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Here’s What Sleeping Too Much Can Mean For Your Health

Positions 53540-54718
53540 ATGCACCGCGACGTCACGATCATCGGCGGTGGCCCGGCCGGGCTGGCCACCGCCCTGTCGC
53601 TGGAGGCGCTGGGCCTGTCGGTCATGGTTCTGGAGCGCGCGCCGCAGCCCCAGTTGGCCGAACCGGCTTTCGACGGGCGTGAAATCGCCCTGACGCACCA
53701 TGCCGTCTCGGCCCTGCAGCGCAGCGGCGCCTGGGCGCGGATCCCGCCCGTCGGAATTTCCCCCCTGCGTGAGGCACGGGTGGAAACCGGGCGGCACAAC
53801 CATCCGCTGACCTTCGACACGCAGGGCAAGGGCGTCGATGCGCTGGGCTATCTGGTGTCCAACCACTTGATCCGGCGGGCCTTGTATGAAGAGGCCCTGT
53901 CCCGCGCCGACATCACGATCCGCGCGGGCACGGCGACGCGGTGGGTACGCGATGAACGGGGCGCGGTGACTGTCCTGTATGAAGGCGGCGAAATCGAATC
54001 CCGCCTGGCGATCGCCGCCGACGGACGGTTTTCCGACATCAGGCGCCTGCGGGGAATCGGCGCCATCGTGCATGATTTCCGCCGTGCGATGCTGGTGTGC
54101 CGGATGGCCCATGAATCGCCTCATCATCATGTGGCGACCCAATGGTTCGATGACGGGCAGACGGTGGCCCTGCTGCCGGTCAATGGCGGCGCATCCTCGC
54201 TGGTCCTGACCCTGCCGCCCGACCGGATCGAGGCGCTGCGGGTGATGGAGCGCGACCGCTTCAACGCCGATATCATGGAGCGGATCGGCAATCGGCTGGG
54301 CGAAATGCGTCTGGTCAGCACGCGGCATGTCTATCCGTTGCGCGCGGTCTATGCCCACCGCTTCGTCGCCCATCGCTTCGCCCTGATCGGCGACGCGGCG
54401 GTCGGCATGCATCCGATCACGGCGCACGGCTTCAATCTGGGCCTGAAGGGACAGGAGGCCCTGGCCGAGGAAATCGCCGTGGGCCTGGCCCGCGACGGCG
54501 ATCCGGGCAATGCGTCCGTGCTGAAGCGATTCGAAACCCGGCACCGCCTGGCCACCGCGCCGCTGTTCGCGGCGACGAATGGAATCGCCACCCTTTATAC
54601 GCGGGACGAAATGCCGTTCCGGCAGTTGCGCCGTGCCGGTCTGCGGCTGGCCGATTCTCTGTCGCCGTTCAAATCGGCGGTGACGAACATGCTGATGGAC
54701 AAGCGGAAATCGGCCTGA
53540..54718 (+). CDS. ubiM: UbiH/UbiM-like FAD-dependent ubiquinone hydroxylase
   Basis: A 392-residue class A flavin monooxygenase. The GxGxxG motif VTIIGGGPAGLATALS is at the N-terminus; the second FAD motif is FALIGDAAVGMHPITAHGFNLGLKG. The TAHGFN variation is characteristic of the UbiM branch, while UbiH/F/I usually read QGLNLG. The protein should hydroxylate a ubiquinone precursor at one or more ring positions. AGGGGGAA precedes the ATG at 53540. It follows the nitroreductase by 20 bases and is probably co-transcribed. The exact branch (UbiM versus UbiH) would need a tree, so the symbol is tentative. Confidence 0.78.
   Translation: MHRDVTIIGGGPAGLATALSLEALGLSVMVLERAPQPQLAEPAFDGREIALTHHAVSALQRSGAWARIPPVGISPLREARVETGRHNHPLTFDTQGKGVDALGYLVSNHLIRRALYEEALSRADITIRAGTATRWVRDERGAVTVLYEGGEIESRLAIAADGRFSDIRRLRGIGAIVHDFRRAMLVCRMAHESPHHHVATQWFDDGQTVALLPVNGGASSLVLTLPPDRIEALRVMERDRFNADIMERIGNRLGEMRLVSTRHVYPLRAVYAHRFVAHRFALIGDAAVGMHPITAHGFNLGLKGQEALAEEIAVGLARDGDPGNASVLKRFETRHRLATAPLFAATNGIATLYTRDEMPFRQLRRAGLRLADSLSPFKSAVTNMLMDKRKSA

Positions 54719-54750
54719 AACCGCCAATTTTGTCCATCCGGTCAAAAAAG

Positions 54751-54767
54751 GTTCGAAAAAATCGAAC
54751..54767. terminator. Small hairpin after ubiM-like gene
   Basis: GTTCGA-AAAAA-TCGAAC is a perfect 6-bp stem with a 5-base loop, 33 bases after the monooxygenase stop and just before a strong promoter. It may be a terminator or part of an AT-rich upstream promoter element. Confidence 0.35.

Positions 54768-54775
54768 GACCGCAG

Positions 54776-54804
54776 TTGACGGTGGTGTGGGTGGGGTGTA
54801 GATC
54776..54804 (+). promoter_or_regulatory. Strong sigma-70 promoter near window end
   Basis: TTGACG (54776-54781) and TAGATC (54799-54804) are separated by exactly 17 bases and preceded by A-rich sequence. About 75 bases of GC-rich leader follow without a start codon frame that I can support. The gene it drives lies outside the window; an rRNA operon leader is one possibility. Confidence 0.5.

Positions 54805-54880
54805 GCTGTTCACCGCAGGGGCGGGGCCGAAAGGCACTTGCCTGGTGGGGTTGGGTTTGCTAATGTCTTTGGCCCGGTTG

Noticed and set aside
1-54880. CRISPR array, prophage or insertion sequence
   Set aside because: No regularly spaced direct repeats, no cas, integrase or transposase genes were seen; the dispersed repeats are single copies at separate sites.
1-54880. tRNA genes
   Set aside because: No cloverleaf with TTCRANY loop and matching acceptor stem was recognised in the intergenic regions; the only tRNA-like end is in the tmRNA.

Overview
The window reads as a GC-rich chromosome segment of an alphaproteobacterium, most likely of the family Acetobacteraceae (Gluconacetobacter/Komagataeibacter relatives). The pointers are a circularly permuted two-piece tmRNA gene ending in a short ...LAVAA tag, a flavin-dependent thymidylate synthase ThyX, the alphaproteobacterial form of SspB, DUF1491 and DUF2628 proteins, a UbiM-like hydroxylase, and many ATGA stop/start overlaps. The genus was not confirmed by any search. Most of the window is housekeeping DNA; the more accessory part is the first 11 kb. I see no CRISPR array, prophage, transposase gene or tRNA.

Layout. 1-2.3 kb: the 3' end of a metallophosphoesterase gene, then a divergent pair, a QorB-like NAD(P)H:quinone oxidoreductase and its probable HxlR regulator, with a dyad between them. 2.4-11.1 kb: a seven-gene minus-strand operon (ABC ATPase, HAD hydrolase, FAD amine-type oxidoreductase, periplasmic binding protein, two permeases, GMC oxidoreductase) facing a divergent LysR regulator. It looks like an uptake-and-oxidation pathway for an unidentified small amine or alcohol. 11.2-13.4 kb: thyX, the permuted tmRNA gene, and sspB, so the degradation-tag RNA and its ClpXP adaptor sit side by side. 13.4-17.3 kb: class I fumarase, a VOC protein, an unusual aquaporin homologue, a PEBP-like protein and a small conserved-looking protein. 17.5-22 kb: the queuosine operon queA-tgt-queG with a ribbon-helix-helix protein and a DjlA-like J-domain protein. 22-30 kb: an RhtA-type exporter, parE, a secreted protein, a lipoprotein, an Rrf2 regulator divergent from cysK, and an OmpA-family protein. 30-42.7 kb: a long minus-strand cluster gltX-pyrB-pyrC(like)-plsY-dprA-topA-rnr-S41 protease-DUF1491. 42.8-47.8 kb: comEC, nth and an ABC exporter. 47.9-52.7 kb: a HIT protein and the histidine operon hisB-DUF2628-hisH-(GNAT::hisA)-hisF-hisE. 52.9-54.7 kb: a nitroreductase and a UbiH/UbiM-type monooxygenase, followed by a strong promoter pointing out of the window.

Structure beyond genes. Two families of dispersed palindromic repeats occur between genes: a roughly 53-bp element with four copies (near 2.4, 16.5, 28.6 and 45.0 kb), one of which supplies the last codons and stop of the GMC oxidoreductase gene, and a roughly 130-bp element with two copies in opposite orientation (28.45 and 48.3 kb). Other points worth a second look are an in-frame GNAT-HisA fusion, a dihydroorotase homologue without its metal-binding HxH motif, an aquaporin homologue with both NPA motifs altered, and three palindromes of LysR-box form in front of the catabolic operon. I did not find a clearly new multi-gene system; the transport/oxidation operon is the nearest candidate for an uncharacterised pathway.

<article> <section> <p>You’ve likely heard that not enough sleep leads to serious health issues. Maybe you know that problems like heart disease and diabetes, mental health issues like depression, and decreased memory are all possible if you don’t sleep enough.</p> <p>But did you know that it’s <i>just as unhealthy</i> if you’re sleeping too much?</p> <p>In fact, oversleeping is a sign that something is wrong. Whether you suffer from depression, hypersomnia, or just need to be healthier, oversleeping is your body’s way of telling you to make a change.</p> <p>Let’s break down what sleeping too much means for your health. We’ll let you know how many hours of sleep people need per night, and some things you can do to normalize your sleep.</p> </section> <hr class="divider-50 divider-medium mx-auto"> <section> <header>Is Sleeping Too Much Bad For You?</header> <p>It can be. You likely know that <i>sleep deprivation</i>—not sleeping enough—is linked to a host of problems, from increased risk of disease, to obesity, to decreased mental functioning<sup>1</sup>.</p> <p>But oversleeping can also be bad for you. In fact, oversleeping increases one’s likelihood of awful diseases like stroke or heart disease<sup>2</sup>. One study even showed an increased risk of diabetes for adults who sleep too much<sup>3</sup>.</p> <p>There is a difference between the two, however.</p> <p><i>Sleep deprivation</i> leads to disease because it taxes your body, increasing cortisol levels and inflaming tissues.</p> <p>But oversleeping is a sign that something may <i>already be wrong</i>. You might be sleeping too much as a result of poor underlying health. Chances are, your body’s trying to tell you something.</p> <picture class="lazy-load"> <source data-srcset="" type="image/webp"> <source data-srcset="" type="image/jpf"> <source data-srcset=""> <img src="" class="img-fluid" alt="asleep-with-book-on-face-0165"> </picture> </section> <hr class="divider-50 divider-medium mx-auto"> <section> <header>What It Means If You’re Sleeping Too Much</header> <p>That first section is obviously scary, so let’s clear some stuff up. It’s hard to diagnose exactly why someone is sleeping too much. There are too many variables and potential reasons you are oversleeping.</p> <p>Using websites like WebMD to self-diagnose your sleep patterns is not a good idea. Sites like WebMD address general problems. It’s better to speak to your doctor if you are always tired or oversleeping.</p> <p>With that in mind, here are some reasons people oversleep<sup>4</sup>.</p> <div class="sub-head">1. Hypersomnia</div> <p>People with hypersomnia feel exhausted throughout the day, suffer from anxiety and low energy, and have trouble remembering things.</p> <p>This chronic exhaustion leads to oversleeping, though the extra hours of sleep don’t usually transfer to feeling more rested or alert during the day.</p> <div class="sub-head">2. Obstructive Sleep Apnea</div> <p>Adults with sleep apnea don’t sleep restfully, wake up throughout the night, and have their <a target="_blank" href="" rel="noreferrer">deep sleep cycles interrupted</a>.</p> <p>Because of the disruption to their sleep cycles, people suffering from sleep apnea usually need more sleep than the average person.</p> <div class="sub-head">3. Use of Substances</div> <p>Drinking alcohol before bed might help you fall asleep, but drinking before bed doesn’t help you get restful sleep. You might sleep longer, but alcohol disrupts your body’s natural sleep cycle. This is one reason you wake up feeling groggy after drinking.</p> <p>Some prescription medications might also cause you to sleep too much. Prescription medications are obviously different than alcohol, but certain medications might also prevent you from reaching deeper levels of sleep.</p> <p>In the case of alcohol, you might consider not drinking before bed or asking yourself why you need alcohol to fall asleep. </p> <p>In the case of medications, talk to your doctor to see if your prescription might be responsible for you sleeping too much. </p> <div class="sub-head">4. Poor Mental or Physical Health</div> <p>Depression and anxiety are more likely to give you insomnia (the inability to sleep), but can also lead to oversleeping<sup>5</sup>. </p> <p>Fifteen percent of people suffering from depression sleep too much. This is unfortunate, because oversleeping makes depression worse.</p> <p>Physical ailments like headaches and lower back pain also cause people to oversleep.</p> <picture class="lazy-load"> <source data-srcset="" type="image/webp"> <source data-srcset="" type="image/jpf"> <source data-srcset=""> <img src="" class="img-fluid" alt="exhausted-man-on-couch-0165"> </picture> </section> <hr class="divider-50 divider-medium mx-auto"> <section> <header>How Much Sleep Should Adults Get To Be Healthy?</header> <p>Science says the “sweet spot” for adults is somewhere between seven and eight hours of sleep. But as we’ve discussed before, not all sleep is <a target="_blank" href="" rel="noreferrer">created equal</a>.</p> <p>Adults need less sleep than children to stay healthy. In fact, as you get older, your sleep quality changes. Older people do not get as much <a target="_blank" href="" rel="noreferrer">deep sleep</a> as younger people (stages 3 and 4). </p> <p><i>Deep sleep</i> is the most restful form of sleep, where brain activity is minimal, your heart rate is at its lowest, and your body is fully relaxed.</p> <p>Twenty-year-olds might get two full hours of deep sleep per night. But sixty year olds might get thirty minutes of deep sleep or none at all.</p> </section> <hr class="divider-50 divider-medium mx-auto"> <section> <header>Can The Keto Diet Affect Sleep?</header> <p>Yes. In fact, here’s how the keto diet and eating low-carb can <a target="_blank" href="" rel="noreferrer">improve sleep quality</a>.</p> <p>In general, what (and when) you eat affects sleep quality. </p> <p>For example, eating junk or excessive amounts of food before bed can decrease the amount of restful sleep you get. </p> <p>Instead of recovering and repairing, your body must digest what you’ve eaten. Plus, high blood sugar makes it hard for your body to rest<sup>6</sup>.</p> <picture class="lazy-load"> <source data-srcset="" type="image/webp"> <source data-srcset="" type="image/jpf"> <source data-srcset=""> <img src="" class="img-fluid" alt="girl-sleeping-in-bed-0165"> </picture> </section> <hr class="divider-50 divider-medium mx-auto"> <section> <header>How Do I Sleep The Right Amount?</header> <p>There are things you can do if you sleep too much and still don’t feel rested during the day.</p> <div class="sub-head">1. Have A Bedtime Routine</div> <p>Too much screen time or activity before bed can make for a restless night of sleep. Thirty to sixty minutes before bed, shut down your phone and aim to relax. Read a book, spend time with family, or do something else that helps you calm down.</p> <p>A bedtime routine will help your body get more restful sleep, which can decrease the number of hours you spend on your pillow.</p> <div class="sub-head">2. Eat Healthy and Exercise</div> <p>If you remember one thing from this article, let it be this: sleeping too much is a <i>symptom</i> of being unhealthy. </p> <p>Sleeping too much doesn’t guarantee you have a disease or will get one, but it is one way your body tells you that something’s off.</p> <p>If you’re sleeping too much, start with the two most important building blocks for better health: <a target="_blank" href="" rel="noreferrer">good diet</a> and <a target="_blank" href="" rel="noreferrer">regular exercise</a>. </p> <p>Eating healthy is linked to improved sleep quality, and exercising helps reset your body’s natural cycles (plus, it tires you out so you’re ready for bed).</p> <div class="sub-head">3. Use Sleep-Promoting Supplements</div> <p>Natural supplements can help you normalize your sleep schedule without the adverse side-effects of medication. Choose ones made from natural ingredients to help calm your nervous system before and during sleep. </p> <p>For example, our <a target="_blank" href="" rel="noreferrer">sleep and recovery bundle</a> contains:</p> <ul> <li>Ancient, <b>rest-promoting herbs</b> like chamomile, ashwagandha, and valerian </li> <li>Melatonin, a powerful sleep enhancer</li> <li>Repairing <b>amino acids</b>, so your body can heal itself while you sleep </li> <li>100% natural ingredients, so you know what’s going into your body</li> </ul> <p>Whether you’d like to avoid midnight wakeups, reduce stress, or enhance your memory, our <a target="_blank" href="" rel="noreferrer">sleep and recovery bundle</a> might be right for you.</p> <p>Avoid sleep medications if possible—many come with negative side effects.</p> </section> <hr class="divider-50 divider-medium mx-auto"> <section> <header>Sleeping Too Much—Wrapping Up</header> <p>You’ve heard that sleep deprivation is bad for you, but it turns out the same is true for sleeping too much. </p> <p>People who oversleep are more prone to heart disease, depression, and even diabetes compared to people who get the recommended seven to nine hours per night.</p> <p>Sleeping too much is a sign that something is off, and could even mean your health is poor. Even if you aren’t currently suffering from disease, it might be a sign that you need to make a lifestyle change.</p> <p><a target="_blank" href="" rel="noreferrer">Eating healthier</a> (<a target="_blank" href="" rel="noreferrer">low-carb diets</a> work wonders <a target="_blank" href="" rel="noreferrer">for sleep</a>), <a target="_blank" href="" rel="noreferrer">exercising</a>, and using <a target="_blank" href="" rel="noreferrer">natural supplements</a> can all help you normalize your sleep schedule.</p> <p>We created our <a target="_blank" href="" rel="noreferrer">sleep and recovery bundle</a> to help people get their sleep schedules back on track, reduce stress, improve memory, and even prevent aging. If you’re struggling with sleeping too much, we highly recommend you check it out.</p> <div class="sub-head">Resources</div> <ol> <li><a target="_blank" href="" rel="noreferrer">The Effects of Sleep Deprivation on Your Body</a></li> <li><a target="_blank" href="" rel="noreferrer">Why Getting More Than 9 Hours of Sleep Every Night Could Be a Bad Thing</a></li> <li><a target="_blank" href="" rel="noreferrer">Sleep duration and risk of type 2 diabetes</a></li> <li><a target="_blank" href="" rel="noreferrer">Physical Side Effects of Oversleeping</a></li> <li><a target="_blank" href="" rel="noreferrer">Alaska Sleep Education Center Blood Sugar and Sleep Problems</a></li> <li><a target="_blank" href="" rel="noreferrer">Alaska Sleep Education Center Blood Sugar and Sleep Problems</a></li> </ol> </section> </article>